All questions I wanted to ask. I know cancer patients are capable of dressing up in fancy dresses and having days where they look healthy and feel fine, but I just don’t think this doll is anywhere near representative of what these kids are going through. Where is her hospital bed? Is Doctor Barbie going to give her an MRI? Does the accessory kit come with pill bottles? Does she have an alternate gown outfit for when she’s at the hospital? Where are the dark circles from chemo? Why does she have eyelashes and eyebrows?

Adding to the list; does she have a central port, or alternatively does she have mastectomy scars? Does she come with a wheelchair for chemo or radiation days/fatigue hits? Will she have a little booklet “How to deal with Insurance Issues”? A flyer for “Local Cancer Support Group” for Barbies?

I’m going to mildly object to the term ‘slacktivism’: the research we have on people who support causes online in non-financial ways (like status updates, signing petitions, etc.) indicates that they also tend to support their causes in financial and physical ways as well.

However, I do agree that the nebulous idea of ‘Do X to raise awareness’ can be really misleading and fake – right now I’m getting lots of chain emails about some bullshit ‘breast cancer awareness’ ‘secret’ status update bollocks. What are these things intended to raise awareness of? That breast cancer exists? That children get cancer?? It’d be difficult not to be aware of that.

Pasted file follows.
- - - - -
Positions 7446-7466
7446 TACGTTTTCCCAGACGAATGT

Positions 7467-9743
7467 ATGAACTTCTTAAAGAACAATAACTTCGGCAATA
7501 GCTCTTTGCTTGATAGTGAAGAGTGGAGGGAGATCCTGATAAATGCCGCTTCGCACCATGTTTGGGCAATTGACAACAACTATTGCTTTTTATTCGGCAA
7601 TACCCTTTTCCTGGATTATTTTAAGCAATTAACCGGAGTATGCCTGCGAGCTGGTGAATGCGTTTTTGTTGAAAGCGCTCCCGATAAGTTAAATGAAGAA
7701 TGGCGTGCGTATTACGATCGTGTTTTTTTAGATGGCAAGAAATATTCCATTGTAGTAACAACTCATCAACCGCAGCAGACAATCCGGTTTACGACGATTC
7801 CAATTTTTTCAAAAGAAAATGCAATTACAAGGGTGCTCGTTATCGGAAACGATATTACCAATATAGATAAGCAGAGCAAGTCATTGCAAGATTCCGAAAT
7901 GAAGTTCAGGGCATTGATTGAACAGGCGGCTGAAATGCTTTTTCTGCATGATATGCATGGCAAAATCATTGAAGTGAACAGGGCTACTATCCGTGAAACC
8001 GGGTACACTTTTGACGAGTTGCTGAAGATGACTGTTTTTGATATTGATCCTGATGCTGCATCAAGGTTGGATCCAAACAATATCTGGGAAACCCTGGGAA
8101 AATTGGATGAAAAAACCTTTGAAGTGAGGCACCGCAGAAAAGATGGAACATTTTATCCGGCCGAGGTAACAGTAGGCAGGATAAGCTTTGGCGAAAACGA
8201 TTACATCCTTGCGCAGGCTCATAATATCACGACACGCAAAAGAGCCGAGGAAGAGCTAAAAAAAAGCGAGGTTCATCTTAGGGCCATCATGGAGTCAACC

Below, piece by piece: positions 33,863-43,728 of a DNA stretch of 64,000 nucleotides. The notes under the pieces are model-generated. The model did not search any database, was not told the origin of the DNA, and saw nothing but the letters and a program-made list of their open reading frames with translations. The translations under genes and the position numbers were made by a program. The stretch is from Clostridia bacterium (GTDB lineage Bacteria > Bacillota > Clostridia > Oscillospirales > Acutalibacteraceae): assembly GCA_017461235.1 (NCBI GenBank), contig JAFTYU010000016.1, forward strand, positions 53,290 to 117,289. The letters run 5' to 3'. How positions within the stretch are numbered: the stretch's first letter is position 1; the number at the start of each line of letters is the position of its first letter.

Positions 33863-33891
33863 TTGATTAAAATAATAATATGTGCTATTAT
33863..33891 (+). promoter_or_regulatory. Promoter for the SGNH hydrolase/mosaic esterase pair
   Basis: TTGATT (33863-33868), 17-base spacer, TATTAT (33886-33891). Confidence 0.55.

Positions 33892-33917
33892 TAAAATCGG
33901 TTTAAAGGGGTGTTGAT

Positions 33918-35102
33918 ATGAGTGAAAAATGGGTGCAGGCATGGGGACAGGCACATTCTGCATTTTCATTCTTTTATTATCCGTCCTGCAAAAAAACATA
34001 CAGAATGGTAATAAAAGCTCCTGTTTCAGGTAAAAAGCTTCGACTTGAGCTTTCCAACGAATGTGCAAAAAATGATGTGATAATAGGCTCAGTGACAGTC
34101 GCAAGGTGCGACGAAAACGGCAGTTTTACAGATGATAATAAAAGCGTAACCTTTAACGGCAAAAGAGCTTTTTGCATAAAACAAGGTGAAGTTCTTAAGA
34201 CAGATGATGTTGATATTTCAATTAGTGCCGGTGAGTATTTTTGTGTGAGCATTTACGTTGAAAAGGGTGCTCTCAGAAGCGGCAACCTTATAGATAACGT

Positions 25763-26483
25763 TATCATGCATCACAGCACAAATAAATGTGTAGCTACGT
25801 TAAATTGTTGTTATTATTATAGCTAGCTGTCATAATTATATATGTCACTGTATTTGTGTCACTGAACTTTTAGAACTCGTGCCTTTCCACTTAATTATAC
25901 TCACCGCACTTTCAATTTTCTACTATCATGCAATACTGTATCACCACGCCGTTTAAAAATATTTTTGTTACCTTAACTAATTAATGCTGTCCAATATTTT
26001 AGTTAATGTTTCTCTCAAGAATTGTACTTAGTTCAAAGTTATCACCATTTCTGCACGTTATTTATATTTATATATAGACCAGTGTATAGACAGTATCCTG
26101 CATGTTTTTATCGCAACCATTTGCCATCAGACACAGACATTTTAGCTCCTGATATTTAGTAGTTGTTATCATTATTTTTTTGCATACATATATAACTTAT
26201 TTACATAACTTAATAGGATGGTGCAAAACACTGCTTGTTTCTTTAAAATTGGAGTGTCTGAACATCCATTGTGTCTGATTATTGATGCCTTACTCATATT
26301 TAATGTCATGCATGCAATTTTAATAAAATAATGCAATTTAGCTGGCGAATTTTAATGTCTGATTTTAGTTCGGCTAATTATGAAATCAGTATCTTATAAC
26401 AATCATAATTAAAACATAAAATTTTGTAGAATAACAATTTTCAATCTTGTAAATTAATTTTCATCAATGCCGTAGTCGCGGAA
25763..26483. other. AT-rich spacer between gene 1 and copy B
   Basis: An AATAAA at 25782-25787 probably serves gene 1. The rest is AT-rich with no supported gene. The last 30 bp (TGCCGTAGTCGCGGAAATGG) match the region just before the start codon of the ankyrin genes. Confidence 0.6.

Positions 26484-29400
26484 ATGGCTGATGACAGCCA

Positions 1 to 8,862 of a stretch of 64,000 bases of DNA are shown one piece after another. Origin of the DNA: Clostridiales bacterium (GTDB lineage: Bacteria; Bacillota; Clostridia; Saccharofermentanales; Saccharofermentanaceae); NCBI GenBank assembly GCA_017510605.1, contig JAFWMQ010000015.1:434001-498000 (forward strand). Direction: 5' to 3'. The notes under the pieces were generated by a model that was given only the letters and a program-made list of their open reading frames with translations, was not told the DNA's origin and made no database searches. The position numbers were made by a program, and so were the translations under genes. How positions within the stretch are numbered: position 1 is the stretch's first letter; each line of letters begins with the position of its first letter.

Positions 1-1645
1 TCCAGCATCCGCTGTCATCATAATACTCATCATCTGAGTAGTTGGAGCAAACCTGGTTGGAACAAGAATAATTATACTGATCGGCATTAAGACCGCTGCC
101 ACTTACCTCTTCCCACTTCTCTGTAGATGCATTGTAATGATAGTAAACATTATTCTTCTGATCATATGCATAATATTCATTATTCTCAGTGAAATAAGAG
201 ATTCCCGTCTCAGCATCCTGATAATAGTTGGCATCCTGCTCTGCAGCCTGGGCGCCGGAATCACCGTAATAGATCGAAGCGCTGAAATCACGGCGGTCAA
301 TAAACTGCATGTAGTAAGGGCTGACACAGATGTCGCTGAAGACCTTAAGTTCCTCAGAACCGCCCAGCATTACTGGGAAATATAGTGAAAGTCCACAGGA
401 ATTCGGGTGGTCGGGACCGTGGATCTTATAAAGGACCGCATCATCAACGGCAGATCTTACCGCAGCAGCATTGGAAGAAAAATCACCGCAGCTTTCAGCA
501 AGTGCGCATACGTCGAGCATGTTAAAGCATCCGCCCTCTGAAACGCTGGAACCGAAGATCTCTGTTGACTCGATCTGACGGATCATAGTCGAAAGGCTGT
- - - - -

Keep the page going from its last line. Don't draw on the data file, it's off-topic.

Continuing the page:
Tell me something more: the risk factors, the signs and symptoms, the survival rates; tell me what children and families need to get through cancer treatment and to recover; tell me about the need for specialist children’s palliative care centres and play therapists; anything but ‘awareness’ unconnected to any actual information or fundraising.

The survival rates and the needs of the children and families undergoing this experience seem most useful to me. I feel like, if people know HOW and WHAT to do that  would be most useful, then they would generally feel more inclined to do so.

Not research-based, this opinion of mine, but a general sense.

This is interesting – I *do* tend to use “slacktivism” flippantly, but I also don’t use it to refer to people who are doing more than copying and pasting, if that makes any sense.  Lots and lots and lots of people post articles on my feed about different happenings, often newspaper articles or opinion polls or pictures of protestors or whatever.  That, to me, is an entirely different beast than the “repost this if you aren’t ashamed!” kind of update.